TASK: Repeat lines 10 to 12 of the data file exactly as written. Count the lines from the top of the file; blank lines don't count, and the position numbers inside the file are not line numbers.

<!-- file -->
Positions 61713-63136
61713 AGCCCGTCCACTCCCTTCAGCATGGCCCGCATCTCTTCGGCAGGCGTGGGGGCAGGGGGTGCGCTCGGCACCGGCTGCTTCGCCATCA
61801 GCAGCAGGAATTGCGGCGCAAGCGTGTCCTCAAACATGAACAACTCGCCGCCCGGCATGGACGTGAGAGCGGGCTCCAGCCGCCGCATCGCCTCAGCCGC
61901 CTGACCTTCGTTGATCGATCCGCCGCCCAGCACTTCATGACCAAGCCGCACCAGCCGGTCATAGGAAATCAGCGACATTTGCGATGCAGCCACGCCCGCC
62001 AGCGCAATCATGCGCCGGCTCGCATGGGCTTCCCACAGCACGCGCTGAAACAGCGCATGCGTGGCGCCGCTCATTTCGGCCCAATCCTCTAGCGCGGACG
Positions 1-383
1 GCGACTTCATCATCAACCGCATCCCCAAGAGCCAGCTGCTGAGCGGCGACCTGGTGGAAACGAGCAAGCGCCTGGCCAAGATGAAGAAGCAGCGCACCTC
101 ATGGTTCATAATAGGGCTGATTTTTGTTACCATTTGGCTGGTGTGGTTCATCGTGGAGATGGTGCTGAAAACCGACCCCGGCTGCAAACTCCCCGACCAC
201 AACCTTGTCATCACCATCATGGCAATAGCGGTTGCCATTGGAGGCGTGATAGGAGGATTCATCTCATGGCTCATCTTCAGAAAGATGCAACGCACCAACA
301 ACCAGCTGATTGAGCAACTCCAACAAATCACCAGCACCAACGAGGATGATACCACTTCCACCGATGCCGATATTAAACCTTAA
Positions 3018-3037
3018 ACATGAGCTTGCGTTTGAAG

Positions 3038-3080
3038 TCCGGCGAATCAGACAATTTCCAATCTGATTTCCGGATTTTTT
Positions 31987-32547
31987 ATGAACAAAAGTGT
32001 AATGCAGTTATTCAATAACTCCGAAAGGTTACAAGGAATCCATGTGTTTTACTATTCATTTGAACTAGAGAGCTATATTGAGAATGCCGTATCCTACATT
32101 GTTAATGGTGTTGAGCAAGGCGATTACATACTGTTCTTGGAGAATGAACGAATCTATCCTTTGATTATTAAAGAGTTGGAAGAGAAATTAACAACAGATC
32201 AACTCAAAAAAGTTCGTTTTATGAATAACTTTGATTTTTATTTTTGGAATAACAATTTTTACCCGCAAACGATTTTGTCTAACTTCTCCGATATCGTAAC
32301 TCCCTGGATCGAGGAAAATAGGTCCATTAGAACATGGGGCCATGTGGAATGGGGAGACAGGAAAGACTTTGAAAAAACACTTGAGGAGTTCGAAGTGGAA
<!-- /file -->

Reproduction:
301 ACCAGCTGATTGAGCAACTCCAACAAATCACCAGCACCAACGAGGATGATACCACTTCCACCGATGCCGATATTAAACCTTAA
Positions 3018-3037
3018 ACATGAGCTTGCGTTTGAAG